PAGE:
Editor’s Note: Transpositions is delighted to offer two unpublished sonnets by our friend and supporter, the poet and author, Malcolm Guite, who has just released his much-anticipated biography of Samuel Taylor Coleridge, Mariner: A Voyage with Samuel Taylor Coleridge (Hodder & Stoughton, 2017).
I freely embrace the irony of publishing, on this entirely digital platform, two new poems which challenge the reach and ubiquity of the digital realm, or at least explore the tensions that run between those familiar binaries: digital/analogue, virtual/actual, abstracted/embodied. We all use, enjoy and benefit from this veil of images on screens which we have woven and spread over our world. Yet we all feel that somehow we are screening truths out as well as screening them in. However vivid, there is something insubstantial and disappointing about our online world and the attention it draws and drains from us is leaving us less and less able to practice real and undistracted presence in and to the actual.
This sense of tension and dilemma is universal, but it must be felt in a particularly acute form by those whose lives and faith are centred on the Incarnation, on the full ultimate and particular embodiment in one place and time of the God who is in and beyond the whole cosmos.
Indeed it may be the theologians, moving as they do between the poles of immanent and transcendent, particular and universal who will help us resolve our tensions and solve our binaries in ways that do justice to both sides.
In the first of these two sonnets, Photo-graphy, I reflect on the etymology of the word photography: a portmanteau of the Greek words for ‘light’ and ‘writing’. What could be more beautiful and expressive than to write with light itself? And in a sense that is what photography does. It is without question a great art form. And yet the advent of the instant, endless clicking of iphone cameras, the sense of people seeing only in or through their screens rather than with their eyes, is unnerving. There is also, in the ubiquity of the digital image, some suggestion that just as the image with all its beauty and variety is ‘only’ a product generated by machine-read code, so by analogy we as human beings are somehow mindlessly generated by the code of the genome, all of us, like digital images, entirely reproducible, entirely deletable.
At the end of the poem I try to turn away from the screen and ‘seek again the analogues of life’, and the second sonnet, Off-Grid, is about one particular experience of doing that. It is about ‘going to earth’ in an almost literal sense. It is set amidst Iron-age earthworks and old barrow-mounds. It is about the sense of being earthed and rooted, the sense of time not as the fleeting arrow, the deleted image, but of time as a gradual accumulation of being, in rich layers over a particular place. And from that place it gestures, I hope, towards the paradox, that it is in the most particular, the most embodied and earthy of our experiences that we can suddenly experience an intimate link with heaven, the tug and pull of the transcendent.
Light-writing? Is there something left to write?
The camera must supersede the ode
As every subtle shimmer of the light
Is rendered and reduced to so much code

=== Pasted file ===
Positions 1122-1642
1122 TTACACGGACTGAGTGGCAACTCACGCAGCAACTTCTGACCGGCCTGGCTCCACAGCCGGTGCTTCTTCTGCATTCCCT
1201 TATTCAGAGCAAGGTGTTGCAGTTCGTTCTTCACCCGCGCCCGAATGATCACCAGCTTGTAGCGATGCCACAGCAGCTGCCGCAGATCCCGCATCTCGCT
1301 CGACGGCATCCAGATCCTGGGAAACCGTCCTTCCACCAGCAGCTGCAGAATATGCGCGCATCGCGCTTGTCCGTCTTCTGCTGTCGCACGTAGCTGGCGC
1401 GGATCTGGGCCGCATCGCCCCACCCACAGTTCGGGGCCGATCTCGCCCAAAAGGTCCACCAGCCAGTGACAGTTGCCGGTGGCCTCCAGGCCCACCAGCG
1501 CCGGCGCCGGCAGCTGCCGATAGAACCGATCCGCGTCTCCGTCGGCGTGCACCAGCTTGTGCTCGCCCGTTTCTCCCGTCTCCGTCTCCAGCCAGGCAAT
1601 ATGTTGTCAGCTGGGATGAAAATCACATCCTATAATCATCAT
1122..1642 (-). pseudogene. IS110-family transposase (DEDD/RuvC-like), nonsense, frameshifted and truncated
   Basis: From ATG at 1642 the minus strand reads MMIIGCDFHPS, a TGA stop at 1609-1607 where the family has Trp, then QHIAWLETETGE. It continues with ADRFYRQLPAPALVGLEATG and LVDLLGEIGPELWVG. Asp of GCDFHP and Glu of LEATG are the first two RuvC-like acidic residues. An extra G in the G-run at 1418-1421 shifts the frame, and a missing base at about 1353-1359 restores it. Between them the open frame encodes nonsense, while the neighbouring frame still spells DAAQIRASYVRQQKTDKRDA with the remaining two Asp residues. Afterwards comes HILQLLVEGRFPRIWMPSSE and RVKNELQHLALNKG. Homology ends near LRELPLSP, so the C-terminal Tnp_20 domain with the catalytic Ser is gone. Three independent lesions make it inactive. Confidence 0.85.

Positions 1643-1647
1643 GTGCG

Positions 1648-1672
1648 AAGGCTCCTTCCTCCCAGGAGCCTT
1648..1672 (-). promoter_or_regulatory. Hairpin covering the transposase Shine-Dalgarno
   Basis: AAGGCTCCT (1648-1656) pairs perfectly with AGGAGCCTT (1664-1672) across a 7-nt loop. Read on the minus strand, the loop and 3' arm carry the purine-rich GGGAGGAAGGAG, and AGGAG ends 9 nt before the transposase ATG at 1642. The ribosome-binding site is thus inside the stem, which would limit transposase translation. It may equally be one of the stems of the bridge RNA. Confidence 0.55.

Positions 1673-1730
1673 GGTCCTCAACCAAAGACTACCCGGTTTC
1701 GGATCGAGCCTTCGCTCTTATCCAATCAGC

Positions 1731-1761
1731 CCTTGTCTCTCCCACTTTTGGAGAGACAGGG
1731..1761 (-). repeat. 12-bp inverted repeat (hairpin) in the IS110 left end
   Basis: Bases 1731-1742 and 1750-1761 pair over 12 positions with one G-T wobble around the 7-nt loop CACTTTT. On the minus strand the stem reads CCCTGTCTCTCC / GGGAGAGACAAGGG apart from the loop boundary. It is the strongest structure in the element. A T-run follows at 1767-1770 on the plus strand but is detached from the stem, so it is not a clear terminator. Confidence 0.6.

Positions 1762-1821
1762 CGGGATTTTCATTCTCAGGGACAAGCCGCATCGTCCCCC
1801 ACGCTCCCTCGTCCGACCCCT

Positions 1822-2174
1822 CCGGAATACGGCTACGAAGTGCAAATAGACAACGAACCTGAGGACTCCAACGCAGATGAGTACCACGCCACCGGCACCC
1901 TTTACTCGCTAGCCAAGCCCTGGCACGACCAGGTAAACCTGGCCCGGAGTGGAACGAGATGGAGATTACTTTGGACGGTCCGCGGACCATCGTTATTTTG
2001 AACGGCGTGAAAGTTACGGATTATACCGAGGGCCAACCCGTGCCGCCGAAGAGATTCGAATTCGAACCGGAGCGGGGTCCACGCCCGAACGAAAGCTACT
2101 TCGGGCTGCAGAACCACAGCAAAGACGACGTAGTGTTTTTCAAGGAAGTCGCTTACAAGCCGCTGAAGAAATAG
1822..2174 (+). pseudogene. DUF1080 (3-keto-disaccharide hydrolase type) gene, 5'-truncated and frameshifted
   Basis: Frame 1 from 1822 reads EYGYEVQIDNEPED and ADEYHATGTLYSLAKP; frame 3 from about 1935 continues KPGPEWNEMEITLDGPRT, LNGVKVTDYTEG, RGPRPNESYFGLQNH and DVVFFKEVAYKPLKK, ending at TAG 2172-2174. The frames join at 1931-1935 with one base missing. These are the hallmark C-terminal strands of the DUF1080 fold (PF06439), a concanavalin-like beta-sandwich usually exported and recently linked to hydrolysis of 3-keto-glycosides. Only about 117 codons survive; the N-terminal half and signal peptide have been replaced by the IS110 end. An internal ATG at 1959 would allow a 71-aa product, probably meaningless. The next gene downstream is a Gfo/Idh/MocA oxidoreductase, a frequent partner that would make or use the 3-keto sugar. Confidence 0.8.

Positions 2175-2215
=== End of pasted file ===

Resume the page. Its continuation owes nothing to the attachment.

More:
On. Off. On. Off. On. Off. The noughts and ones
Add up to nothing you can comprehend,
A print-out, like the print-out of old bones,
A genome iteration without end.
We cannot code or decode our own baggage,
A cut too subtle for our subtle knife,
So I cut free from my uploaded image,
To seek again the analogues of life,
The mysteries we screen off with this screen.
I start again, to see and to be seen.
Slip past the scanners and creep in between
The wireless meshes of tenacious networks,
Stay with the mystery, remain unseen,
Unfindable behind these shadowed earthworks.
Wait till the waves are gone, the way is clear,
The one location, always unlocated,
The last of earth, is always somewhere near.
Time out of time, uncounted and undated,
Awaits you there, but you must come unknown
Through your own shadow, crouched and hushed and deathly.
You lose the light, and find yourself alone,
Feeling your way beyond the only path
Through that dark wood, until you catch your breath
And your lost heart is earthed to the unearthly.
Mariner: A Voyage with Samuel Taylor Coleridge
In Mariner: A Voyage with Samuel Taylor Coleridge (Hodder & Stoughton, 2017), Guite shapes and structures his biography around the story Coleridge himself tells in his most famous poem, ‘The Rime of the Ancient Mariner’. Of course ‘The Rime of the Ancient Mariner’ is more than just an individual’s story: it is also a profound exploration of the human condition and, as Coleridge says in his gloss, our ‘loneliness and fixedness’. But the poem also offers hope, release, and recovery; and Guite also draws out the continuing relevance of Coleridge’s life and writing to our own time.
This latest work has garnered much early praise from reviewers:
‘Malcolm Guite has established himself as one of the leading Christian poets of our time. This positions him to offer a distinctive reading of a poetic giant of the past, S. T. Coleridge. As expected, Mariner is exceptionally rich, penetrating and absorbing.’ (Jeremy Begbie, Duke University)
‘This is a superior life of Coleridge … Guite has complete mastery of the primary and secondary literature [and] masterfully interweaves sections from the Mariner with episodes from Coleridge’s unfolding life to both enhance our appreciation of Coleridge’s poetic powers and to bring us up to speed on all that is known of his later life.’ (The Heythrop Journal)
For those readers interested in obtaining a copy of this groundbreaking work, Church House Bookshop is offering a £5 discount and may be purchased here.